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-plenty of Scotchguard!
 
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I've never heard that.

I know of a parenting board full of car seat techs I can ask. Would you like me to ask them about this?

Michelle

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  • 1995 Civic Teal DX Coupe
  • 2002 RP Odyssey EXL-RES (soon!)
  • 1987 Blue Civic Sedan
  • 1990 Grey Chrysler LeBaron GTC Convertable
  • '86 Silver Toyota LE Van
  • 1967 Honda Dream Motorcycle
 
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Just to let you know, many of the car seat techs I've talked to DO NOT recommend car seats with an overhead sheild. There's a possibility that the child can strike their face on the sheild (which is not padded sufficiently) in case of an accident and cause some major damage. The overhead sheilds that I've seen only have a 3-pt harness, and a 5pt is MUCH safer.

If you need some advice on which seat to buy, you can check out http://www.parentsplace.com/messageboards. Scroll down to Products and Review in the center column and click on Car Seats. The regulars there all know what they're doing.

Just a thought.

Michelle

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  • 1995 Civic Teal DX Coupe
  • 2002 RP Odyssey EXL-RES (soon!)
  • 1987 Blue Civic Sedan
  • 1990 Grey Chrysler LeBaron GTC Convertable
  • '86 Silver Toyota LE Van
  • 1967 Honda Dream Motorcycle
 

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Rear facing is indeed safest, not only for kids, but for adults too. Of course, it isn't practical or accepted for an adult, so the best we can usually do is to keep our kids rear-facing up to the limits of current carseats (30-35 lbs). Frontal crashes are the most common and most energetic. A rear facing seat cradles the entire back, neck and head. A front facing seat is most dependent on the harness, and has a much smaller restraint area. A harness also leaves the head and neck free to be thrown forward. Rear facing seats also provide some degree of addition side impact protection. Children are often kept rear-facing in Sweden to age 4, and the rate of deaths in motor vehicle crashes there is almost 0.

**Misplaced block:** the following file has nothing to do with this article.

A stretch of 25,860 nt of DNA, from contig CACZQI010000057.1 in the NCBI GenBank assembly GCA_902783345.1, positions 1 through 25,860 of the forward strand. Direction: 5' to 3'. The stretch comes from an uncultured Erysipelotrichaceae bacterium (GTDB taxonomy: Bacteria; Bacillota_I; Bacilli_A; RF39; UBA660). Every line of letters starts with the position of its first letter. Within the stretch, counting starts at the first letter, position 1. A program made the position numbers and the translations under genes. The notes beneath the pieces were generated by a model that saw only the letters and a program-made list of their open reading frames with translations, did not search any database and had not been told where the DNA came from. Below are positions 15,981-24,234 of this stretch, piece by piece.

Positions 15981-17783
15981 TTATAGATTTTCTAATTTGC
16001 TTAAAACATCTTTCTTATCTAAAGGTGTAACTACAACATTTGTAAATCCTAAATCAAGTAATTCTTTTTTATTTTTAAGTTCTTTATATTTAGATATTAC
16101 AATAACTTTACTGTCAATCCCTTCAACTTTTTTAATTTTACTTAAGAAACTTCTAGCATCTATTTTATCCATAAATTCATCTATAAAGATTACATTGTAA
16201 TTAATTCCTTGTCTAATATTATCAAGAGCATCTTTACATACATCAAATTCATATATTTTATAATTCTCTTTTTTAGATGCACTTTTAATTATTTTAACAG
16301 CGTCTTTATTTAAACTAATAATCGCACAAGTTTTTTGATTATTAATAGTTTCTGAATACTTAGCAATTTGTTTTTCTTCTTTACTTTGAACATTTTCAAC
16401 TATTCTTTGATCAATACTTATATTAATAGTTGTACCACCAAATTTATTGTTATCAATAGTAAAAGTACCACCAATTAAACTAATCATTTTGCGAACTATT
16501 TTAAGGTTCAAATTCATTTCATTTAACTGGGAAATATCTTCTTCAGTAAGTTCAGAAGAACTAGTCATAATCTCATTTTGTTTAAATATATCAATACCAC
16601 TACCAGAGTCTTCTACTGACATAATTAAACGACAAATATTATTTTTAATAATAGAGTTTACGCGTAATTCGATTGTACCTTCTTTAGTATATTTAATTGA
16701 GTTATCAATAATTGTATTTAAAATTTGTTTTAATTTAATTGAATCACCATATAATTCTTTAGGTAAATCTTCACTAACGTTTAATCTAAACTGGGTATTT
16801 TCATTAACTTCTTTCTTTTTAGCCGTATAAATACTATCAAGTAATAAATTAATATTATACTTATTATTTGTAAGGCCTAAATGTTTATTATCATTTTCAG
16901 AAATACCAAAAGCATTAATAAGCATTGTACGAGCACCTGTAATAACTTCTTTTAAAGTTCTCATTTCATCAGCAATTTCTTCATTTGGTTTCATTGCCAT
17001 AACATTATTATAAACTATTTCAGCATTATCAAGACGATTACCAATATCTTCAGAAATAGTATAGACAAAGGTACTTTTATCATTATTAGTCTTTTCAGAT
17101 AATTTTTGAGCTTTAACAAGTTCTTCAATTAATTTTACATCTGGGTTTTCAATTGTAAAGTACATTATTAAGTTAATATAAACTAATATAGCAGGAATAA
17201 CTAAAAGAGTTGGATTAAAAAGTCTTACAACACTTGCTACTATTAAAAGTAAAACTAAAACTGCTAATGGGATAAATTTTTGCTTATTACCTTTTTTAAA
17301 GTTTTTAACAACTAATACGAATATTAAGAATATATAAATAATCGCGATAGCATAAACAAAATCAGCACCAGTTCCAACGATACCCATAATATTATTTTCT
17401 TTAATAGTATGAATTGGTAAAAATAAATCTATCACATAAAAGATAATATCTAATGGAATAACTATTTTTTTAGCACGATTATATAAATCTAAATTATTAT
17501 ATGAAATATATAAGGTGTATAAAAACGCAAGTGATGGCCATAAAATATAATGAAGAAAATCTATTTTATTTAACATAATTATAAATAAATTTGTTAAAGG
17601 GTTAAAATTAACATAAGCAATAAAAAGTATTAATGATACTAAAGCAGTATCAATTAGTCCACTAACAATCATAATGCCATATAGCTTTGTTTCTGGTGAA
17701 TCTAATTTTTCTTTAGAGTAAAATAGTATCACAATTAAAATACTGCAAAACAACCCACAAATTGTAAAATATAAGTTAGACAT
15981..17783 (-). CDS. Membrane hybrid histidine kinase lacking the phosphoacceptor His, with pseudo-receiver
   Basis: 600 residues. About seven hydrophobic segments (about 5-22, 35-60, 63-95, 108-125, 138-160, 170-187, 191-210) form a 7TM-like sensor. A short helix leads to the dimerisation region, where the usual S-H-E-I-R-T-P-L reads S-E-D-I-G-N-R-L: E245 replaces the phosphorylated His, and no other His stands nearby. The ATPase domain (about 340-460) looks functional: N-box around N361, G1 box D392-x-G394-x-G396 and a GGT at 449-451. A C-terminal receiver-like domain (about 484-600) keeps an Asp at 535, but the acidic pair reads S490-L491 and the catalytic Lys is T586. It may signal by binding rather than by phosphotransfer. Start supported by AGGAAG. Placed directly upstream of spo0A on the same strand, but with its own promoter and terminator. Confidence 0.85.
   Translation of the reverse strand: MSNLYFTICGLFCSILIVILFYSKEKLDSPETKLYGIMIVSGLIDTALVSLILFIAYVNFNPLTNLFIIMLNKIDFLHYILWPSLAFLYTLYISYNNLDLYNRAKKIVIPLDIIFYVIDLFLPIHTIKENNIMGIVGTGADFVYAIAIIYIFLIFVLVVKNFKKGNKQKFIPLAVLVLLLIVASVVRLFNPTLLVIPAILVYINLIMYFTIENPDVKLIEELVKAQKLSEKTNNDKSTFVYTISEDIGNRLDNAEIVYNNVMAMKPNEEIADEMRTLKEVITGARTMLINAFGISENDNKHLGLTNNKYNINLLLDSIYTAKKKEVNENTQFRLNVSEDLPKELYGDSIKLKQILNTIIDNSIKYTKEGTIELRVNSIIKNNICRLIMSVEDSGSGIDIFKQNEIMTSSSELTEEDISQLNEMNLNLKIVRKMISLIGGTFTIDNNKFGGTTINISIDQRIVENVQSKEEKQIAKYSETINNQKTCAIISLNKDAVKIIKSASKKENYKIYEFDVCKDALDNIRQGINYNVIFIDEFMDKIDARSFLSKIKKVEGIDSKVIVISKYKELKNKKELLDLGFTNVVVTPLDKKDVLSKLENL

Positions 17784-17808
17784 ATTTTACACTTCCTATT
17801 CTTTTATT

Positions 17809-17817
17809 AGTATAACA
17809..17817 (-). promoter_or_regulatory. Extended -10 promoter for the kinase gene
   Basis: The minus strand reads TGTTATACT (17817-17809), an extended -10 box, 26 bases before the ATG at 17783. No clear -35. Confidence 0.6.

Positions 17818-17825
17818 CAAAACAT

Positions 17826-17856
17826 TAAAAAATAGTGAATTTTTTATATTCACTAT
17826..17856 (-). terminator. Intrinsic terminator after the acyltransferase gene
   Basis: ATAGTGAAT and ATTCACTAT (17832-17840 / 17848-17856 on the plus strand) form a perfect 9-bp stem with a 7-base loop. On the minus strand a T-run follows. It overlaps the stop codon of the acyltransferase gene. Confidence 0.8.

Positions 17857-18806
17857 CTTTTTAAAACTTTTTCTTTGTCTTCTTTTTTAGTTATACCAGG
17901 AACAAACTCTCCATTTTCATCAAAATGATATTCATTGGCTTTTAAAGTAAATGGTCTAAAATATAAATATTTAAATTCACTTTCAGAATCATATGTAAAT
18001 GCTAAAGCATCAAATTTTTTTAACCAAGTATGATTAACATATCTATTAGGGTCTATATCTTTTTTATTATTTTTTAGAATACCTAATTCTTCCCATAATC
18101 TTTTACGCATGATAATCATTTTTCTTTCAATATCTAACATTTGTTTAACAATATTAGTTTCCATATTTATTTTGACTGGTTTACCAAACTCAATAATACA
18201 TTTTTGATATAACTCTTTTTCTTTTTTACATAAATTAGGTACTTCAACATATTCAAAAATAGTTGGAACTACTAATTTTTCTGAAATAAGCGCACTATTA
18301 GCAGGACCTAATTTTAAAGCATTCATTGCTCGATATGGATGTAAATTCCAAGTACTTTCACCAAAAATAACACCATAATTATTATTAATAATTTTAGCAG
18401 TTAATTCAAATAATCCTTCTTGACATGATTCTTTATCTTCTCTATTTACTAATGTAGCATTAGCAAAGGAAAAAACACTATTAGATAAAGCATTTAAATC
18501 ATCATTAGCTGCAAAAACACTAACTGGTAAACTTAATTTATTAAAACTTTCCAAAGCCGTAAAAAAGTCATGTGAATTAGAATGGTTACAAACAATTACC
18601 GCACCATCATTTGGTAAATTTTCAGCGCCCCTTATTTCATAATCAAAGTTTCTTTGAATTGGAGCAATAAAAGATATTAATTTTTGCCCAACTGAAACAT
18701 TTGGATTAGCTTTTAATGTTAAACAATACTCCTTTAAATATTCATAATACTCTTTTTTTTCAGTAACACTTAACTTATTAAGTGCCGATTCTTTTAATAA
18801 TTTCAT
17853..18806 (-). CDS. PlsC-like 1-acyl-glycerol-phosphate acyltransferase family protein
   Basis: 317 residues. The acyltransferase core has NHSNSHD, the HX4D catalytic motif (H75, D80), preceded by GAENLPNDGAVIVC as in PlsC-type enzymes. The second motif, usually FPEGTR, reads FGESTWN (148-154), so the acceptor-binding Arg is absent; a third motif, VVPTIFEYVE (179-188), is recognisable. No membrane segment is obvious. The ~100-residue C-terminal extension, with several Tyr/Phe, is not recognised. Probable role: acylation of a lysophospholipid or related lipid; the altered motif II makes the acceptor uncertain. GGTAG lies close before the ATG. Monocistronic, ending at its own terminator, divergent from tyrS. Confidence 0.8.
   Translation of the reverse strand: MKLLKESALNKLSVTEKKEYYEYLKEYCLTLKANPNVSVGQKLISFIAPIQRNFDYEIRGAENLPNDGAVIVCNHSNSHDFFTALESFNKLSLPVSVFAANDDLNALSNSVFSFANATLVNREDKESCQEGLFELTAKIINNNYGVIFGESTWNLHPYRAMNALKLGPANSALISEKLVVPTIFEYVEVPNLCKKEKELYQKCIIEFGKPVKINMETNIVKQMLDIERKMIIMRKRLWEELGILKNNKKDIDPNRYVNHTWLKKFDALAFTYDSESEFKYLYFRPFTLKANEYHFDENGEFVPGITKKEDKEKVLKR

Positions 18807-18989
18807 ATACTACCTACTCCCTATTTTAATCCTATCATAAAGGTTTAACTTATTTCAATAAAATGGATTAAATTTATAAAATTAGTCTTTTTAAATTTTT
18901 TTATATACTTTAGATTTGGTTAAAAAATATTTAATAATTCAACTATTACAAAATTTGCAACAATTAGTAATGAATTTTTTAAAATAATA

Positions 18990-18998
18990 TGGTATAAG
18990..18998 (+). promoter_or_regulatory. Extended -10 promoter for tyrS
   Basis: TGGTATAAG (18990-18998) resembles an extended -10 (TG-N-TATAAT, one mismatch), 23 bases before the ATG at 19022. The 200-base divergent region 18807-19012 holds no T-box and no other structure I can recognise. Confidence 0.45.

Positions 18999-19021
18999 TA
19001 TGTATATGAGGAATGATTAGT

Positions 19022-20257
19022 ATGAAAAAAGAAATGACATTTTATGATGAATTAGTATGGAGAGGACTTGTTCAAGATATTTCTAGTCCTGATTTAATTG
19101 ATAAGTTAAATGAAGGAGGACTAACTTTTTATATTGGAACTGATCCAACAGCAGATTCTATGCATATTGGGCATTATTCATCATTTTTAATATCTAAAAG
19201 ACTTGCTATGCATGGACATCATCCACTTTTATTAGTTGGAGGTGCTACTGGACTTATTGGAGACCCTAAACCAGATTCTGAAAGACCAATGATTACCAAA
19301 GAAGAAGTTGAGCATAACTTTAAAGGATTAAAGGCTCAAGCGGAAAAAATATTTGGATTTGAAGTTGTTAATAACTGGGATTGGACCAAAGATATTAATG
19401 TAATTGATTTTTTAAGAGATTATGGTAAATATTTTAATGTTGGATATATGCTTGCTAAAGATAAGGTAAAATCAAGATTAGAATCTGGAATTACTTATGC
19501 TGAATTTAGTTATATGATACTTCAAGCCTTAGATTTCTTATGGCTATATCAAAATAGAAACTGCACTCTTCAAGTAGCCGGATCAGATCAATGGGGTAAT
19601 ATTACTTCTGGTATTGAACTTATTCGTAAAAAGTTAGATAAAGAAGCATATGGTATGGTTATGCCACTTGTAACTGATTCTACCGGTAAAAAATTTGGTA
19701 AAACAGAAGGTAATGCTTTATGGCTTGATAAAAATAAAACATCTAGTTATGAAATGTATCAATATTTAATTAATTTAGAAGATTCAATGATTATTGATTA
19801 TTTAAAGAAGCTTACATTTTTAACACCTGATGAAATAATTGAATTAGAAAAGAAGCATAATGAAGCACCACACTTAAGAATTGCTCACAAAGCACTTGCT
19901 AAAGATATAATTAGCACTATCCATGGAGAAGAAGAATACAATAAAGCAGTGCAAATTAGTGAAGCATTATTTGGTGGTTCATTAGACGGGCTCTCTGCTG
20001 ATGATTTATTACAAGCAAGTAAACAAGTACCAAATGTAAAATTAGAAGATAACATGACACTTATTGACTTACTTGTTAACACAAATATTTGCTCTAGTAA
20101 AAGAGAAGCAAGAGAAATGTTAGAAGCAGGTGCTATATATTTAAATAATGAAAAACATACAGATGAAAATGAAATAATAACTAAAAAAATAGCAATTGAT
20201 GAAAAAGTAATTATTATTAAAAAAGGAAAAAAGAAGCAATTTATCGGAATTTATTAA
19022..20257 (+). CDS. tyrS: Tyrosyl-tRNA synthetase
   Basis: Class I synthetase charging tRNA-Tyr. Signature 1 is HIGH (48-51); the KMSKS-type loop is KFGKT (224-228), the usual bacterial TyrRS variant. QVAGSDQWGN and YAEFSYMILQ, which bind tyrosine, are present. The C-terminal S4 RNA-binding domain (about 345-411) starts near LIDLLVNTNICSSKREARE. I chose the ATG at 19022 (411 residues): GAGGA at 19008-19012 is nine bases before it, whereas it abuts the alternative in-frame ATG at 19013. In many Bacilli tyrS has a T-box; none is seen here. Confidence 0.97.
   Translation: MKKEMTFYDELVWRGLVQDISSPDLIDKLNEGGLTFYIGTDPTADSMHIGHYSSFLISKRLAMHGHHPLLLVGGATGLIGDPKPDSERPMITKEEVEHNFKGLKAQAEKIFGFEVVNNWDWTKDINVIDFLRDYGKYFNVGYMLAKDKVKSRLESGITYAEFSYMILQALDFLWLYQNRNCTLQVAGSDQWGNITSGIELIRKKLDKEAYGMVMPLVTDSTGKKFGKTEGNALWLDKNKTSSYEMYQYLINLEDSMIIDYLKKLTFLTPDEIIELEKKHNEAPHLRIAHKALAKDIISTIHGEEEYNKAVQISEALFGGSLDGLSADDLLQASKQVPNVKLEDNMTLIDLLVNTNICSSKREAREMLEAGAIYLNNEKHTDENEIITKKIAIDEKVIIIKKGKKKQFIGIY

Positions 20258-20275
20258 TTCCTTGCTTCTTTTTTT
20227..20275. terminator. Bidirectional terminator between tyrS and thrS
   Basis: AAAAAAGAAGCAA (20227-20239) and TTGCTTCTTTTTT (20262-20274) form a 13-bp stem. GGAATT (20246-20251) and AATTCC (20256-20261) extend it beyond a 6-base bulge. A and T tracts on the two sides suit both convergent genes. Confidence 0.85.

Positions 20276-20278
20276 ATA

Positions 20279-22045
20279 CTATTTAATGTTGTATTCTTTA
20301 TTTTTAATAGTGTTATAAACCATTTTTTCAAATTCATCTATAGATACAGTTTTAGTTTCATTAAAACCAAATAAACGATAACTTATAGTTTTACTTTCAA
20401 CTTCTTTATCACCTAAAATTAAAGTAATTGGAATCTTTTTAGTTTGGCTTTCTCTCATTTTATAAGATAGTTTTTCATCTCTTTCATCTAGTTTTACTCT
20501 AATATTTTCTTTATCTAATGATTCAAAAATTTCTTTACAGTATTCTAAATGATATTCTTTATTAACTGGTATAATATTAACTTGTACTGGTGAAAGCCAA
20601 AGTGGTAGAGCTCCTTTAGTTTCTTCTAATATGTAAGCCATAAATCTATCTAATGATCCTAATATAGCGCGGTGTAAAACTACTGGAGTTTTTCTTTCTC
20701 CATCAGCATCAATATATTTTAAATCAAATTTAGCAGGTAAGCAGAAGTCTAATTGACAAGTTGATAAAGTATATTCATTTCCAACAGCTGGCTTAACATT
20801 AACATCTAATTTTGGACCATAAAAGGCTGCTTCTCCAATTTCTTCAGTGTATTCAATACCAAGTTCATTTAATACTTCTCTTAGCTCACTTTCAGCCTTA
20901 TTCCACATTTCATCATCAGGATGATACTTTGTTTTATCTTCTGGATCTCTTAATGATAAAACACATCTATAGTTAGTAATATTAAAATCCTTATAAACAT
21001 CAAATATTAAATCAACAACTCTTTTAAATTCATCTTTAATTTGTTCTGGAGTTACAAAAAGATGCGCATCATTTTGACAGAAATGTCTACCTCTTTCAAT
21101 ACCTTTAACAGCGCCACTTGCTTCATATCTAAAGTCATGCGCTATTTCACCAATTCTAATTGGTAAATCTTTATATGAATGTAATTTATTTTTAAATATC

As for overhead and tray shields- they are safe. All current seats on the market meet and usually exceed all motor vehicle safety standards. It is generally accepted that a 5-point harness is preferred, and in at least one study on very small infants, there was an increased risk of head injury from an overhead shield. It is not bad advice for a tech to suggest that a 5-point harness is safer, but it would be bad advice to suggest than any current overhead shield carseat is unsafe (again with the possible exception of newborns and small infants). I'm not speaking from opinion, this is right out of the material in the 4-day course.


Shield boosters are another issue. None are currently rated above 40 pounds. Under 40 pounds, a harnessed front-facing seat is safer. While the manufacturers dispute this, that IS the recommendation in the materials for the 4-day technician course.